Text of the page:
Occasionally, public clouds do face issues – with their regions or specific services experiencing downtime, impacting their clientele – you included. You can monitor the status of public cloud services via various online resources (AWS, MS Azure, Google Cloud). For instance, if you’re running your Virtual Machines (VMs) in the AWS us-west region and it experiences connectivity issues, your applications and VMs may suffer. It’s easy to dismiss such occurrences as infrequent and therefore, not a serious concern. However, I can’t recall a single month devoid of cloud service issues affecting one of the Big Three. If an outage of up to 6 hours is tolerable for you, then public clouds are generally reliable as they typically restore their services within this duration.
Otherwise, you’ll need to make two crucial calculations:
- The cost to your business per hour of downtime.
- The time it would take to restore your entire infrastructure from a backup.
These considerations equip you to deal with a cloud outage but also help you prepare for events like ransomware attacks, human error (responsible for about 70% of all outages), or any hardware failure.
If the product of points 1 and 2 results in a financially unacceptable figure, it becomes clear that you require a Disaster Recovery (DR) solution.
What to keep in mind when choosing a disaster recovery strategy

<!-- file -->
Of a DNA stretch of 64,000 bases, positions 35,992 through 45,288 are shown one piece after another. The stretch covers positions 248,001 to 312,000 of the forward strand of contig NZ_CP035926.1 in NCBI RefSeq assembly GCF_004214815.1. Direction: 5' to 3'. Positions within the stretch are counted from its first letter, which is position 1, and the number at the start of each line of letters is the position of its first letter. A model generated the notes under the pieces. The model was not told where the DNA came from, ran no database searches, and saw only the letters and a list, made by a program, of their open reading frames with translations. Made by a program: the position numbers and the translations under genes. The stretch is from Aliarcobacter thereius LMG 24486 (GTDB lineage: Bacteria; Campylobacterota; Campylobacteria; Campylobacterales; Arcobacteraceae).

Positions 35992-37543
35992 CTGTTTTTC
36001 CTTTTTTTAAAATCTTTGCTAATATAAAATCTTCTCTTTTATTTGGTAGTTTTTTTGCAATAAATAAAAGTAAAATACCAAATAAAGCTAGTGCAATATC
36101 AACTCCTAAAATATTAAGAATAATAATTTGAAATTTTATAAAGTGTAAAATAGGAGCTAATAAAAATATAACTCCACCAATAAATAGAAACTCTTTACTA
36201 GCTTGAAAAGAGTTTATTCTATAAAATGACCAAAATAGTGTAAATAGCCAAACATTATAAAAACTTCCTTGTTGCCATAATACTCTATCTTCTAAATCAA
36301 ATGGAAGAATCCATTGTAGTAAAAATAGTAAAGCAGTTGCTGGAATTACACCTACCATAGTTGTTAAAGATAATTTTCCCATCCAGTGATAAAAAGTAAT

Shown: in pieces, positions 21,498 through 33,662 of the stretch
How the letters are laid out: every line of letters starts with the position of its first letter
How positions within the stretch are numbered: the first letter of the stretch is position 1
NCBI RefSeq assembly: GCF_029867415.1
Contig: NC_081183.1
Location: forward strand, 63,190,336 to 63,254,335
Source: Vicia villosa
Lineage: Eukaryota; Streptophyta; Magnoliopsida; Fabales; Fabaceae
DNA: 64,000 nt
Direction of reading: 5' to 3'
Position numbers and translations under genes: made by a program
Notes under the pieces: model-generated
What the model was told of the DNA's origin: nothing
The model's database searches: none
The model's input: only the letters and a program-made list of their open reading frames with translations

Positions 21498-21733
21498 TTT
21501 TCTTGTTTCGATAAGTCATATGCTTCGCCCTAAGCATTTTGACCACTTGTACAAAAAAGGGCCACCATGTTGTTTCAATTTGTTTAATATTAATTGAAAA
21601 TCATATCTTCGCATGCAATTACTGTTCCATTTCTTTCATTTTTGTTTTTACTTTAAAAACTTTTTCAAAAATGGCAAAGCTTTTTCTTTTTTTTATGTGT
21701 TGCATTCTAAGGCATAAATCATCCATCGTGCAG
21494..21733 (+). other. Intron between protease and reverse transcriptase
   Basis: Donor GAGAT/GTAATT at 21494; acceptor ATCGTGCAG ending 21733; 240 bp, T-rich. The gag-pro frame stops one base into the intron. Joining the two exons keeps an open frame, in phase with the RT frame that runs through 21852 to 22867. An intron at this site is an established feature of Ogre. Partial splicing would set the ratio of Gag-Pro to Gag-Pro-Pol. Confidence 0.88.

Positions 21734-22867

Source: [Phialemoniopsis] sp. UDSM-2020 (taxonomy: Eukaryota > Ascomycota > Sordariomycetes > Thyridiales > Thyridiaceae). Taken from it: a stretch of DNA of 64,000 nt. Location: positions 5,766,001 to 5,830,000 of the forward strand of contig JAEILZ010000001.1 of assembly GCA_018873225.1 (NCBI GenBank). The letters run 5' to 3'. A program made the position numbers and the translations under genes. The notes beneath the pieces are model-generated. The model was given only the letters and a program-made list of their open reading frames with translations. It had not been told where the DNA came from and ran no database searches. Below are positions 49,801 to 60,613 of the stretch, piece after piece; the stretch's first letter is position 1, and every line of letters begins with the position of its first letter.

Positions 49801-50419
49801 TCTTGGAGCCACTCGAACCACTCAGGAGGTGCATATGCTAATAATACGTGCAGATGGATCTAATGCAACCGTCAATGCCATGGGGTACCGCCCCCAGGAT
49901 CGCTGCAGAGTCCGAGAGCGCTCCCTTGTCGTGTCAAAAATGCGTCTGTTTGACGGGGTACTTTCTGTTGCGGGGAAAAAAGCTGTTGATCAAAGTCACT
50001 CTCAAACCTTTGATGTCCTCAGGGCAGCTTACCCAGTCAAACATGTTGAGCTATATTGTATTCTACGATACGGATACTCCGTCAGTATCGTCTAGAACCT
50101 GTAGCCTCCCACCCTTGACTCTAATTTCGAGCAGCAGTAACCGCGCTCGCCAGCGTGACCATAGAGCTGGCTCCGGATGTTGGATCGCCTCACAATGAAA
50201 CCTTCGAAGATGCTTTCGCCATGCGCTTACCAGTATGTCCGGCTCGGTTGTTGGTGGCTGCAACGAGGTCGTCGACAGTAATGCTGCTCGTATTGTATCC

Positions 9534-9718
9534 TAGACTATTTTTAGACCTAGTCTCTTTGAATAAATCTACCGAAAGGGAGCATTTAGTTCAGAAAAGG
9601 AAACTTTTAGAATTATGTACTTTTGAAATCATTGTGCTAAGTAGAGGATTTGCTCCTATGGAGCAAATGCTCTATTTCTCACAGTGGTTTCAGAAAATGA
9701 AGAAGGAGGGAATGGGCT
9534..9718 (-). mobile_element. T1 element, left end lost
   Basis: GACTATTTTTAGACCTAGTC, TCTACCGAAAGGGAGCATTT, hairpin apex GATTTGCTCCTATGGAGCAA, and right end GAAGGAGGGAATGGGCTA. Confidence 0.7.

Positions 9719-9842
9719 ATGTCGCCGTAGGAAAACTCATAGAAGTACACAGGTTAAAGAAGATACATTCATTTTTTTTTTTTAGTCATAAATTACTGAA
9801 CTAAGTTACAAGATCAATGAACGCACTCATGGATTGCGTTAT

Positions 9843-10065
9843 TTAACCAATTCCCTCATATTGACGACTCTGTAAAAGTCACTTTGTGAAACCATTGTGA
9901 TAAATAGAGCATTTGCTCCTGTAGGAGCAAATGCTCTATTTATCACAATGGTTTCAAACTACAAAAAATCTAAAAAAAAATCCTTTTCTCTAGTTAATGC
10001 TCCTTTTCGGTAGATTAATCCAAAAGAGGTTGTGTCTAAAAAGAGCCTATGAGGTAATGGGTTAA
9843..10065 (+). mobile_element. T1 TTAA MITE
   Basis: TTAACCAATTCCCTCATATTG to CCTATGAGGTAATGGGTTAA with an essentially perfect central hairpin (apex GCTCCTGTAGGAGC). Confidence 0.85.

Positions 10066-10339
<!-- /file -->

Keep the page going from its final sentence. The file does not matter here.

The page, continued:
Various Disaster Recovery (DR) solutions exist in the market today. Here are some important criteria to consider when choosing:
- If possible, use a different public cloud for failover. This will shield you from the impact of a widespread error and allow true workload mobility. In other words, you aren’t tied to a specific cloud and can utilize the best features from all of them.
- Conduct regular DR tests. It’s regrettable when companies neglect their DR strategies, and even worse when they’re paying for a service that doesn’t deliver as promised. Aim for a monthly test, at the very least.
- Strike a balance between using native cloud services and operating your own applications. While cloud services are user-friendly and convenient, they don’t readily facilitate failover.
- Evaluate several DR software options – some backup companies, cognizant of the backup/DR confusion, claim to offer comprehensive infrastructure failover capabilities. Put them to the test to ensure satisfaction.
Public clouds make excellent failover sites: they eliminate the need to set up a separate DR site complete with hardware, software licenses, and support – all of which may remain unused 80% of the time, simply waiting for a failover event. Alternatively, public clouds can be used to store snapshots, incurring compute costs only during a failover.
At the very least, it’s non-negotiable to have a backup solution in the present digital age. Reflect on the criticality of your business operations being disrupted until recovery from a backup is completed, and consider a DR solution. Public clouds are optimal for use as failover sites. Keep in mind that companies generally fall into one of two categories – a) those that have yet to implement backups, and b) those that already have backup systems in place.
👆🏻 Explore further into the realm of cloud-based disaster recovery and understand the advantages it offers over conventional disaster recovery methods